Since Saturday night, activists and protesters, and later conservators and volunteers with Dar al-Kotob, have been trying to salvage books and documents scattered around and within the building.
On Saturday night, protesters — wary of rocks, fireworks, Molotov cocktails and gunshots — made their way through the clashes. They swept Sheikh Rihan Street, moving thousands of scraps of paper and leather along the exterior of the American University in Cairo’s Ewart Hall, where they sifted through them under the gaze of armed soldiers. The soldiers, assisted by several plain-clothed individuals, had created a clearing between the protestors and their own barb-wired barricade, covering most of the area where the documents had been dumped.
On Sunday, as the fighting continued, protesters continued to drop off books at the military checkpoint guarding the US Embassy. The lieutenant on site confirmed to Egypt Independent that it was protesters who brought in all the books. “It’s civilians who are managing the whole rescue operation,” said a young member of the popular committee. “This has been the case even before the military built the wall on Sheikh Rihan.” The popular committees are coordinating with cultural activists and conservators volunteering with Dar al-Kotob, he explains.
(Source: Egypt Independent Dec 19)

The "National Library and Archives of Egypt" (
Dar El Kotob) started to save the collections. Many Egyptian volunteers assisted in extracting the books from the fire. Many trucks – some report of 16 – moved the rescued books to the National Library.
 
Zein Abdel Hadi, the head of Dar el-Kotob: “A lot of scientific institutions are helping Dar el-Kutub to save what is left of this invaluable collection and to start restoring and digitalising these rare books and manuscripts.” He expressed his admiration for their bravery, as they and a number of soldiers rushed into the building to save the burning books, despite the tension between the two sides. “This shows that the revolutionaries are aware of the value of the Institute.”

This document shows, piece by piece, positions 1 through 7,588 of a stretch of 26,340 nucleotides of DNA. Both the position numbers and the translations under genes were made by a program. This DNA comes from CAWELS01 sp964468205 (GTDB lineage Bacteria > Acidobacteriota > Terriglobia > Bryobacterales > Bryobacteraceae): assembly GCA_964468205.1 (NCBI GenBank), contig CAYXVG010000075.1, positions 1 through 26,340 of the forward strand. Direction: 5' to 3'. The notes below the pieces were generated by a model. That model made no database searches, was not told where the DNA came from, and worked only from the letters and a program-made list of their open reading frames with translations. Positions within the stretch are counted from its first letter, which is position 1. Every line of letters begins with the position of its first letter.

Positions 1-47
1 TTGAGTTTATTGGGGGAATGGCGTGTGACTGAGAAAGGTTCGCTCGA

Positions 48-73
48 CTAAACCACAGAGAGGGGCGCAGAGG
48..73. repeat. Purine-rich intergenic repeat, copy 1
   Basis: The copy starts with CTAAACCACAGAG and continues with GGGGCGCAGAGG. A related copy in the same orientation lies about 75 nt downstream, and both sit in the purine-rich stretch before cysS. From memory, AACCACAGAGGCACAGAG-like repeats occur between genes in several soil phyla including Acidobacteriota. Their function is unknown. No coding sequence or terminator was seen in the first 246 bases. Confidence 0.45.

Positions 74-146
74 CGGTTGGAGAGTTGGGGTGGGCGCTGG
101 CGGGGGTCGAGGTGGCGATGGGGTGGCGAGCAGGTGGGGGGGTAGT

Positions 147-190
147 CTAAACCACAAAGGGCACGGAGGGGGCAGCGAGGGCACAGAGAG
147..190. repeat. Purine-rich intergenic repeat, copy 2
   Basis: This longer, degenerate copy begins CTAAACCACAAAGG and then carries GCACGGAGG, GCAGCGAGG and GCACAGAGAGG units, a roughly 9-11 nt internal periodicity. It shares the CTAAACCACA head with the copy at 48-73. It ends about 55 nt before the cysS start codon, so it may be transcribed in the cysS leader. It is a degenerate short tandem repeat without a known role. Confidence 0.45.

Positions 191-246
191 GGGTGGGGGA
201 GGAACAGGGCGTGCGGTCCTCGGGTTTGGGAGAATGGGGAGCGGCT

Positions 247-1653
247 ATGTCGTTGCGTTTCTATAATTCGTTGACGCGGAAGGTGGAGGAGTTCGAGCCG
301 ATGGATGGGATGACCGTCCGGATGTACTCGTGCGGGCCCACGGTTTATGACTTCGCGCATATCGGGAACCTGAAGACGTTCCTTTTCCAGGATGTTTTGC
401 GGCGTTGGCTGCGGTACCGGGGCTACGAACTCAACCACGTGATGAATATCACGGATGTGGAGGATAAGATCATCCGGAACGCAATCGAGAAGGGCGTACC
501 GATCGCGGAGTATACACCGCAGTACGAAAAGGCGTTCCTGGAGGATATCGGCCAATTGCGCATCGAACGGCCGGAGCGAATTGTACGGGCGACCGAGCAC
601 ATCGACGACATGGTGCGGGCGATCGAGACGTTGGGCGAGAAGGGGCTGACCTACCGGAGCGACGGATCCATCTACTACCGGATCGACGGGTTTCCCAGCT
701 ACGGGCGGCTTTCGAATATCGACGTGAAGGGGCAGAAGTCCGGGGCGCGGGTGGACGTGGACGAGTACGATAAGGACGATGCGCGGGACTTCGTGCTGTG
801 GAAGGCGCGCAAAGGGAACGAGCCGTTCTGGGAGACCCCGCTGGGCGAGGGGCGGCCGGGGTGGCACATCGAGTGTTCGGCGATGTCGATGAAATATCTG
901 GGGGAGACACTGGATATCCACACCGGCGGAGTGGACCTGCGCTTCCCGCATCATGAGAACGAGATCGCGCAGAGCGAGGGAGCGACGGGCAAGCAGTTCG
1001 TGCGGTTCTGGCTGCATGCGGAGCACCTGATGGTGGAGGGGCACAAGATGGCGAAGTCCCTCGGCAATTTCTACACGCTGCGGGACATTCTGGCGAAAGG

(Source: The Egyptian Gazette Dec 21)

"Every now and then the armed forces tell us that the conditions are stabilized enough for us to go search for more of Egypt's historic books under the ruins of the complex," Arab said. He added that the armed forces deliver the books to the library and a group of the library's employees looked for books under the wreckage. "Also some protesters call us if they find any book or document that was inside the complex," he said pointing out that it is difficult to retrieve the books due to the ongoing clashes.
(Source: The Daily News Egypt Dec 20)


External links to images (Click on the thumbnails)

Gallery

Source: Cybrarians

Gallery

by Karim Kovo
Source: Facebook Album





Photograph

by
Amr Abdallah Dalsh
Source: Reuters / via rt.com
Photograph

by
by Khaled Desouki,
Source:
AFP/Getty Images / via National Geographic





Rescue Saturday night
Video (1:39 min)

Nightly salvage operations,
when the building was still ablaze


Source: You Tube

Youth saves books at night Video (5:55 min)

Rescue on Saturday night ("Youth saves heritage books of scientific complex, delivered them to army")

Source: MENA / via You Tube







Video Al Masry al Youm Video (1:48 min)

Rescue of Books through window grids (still flames inside)
Source: Al Masry al Youm / via You Tube




Three Committees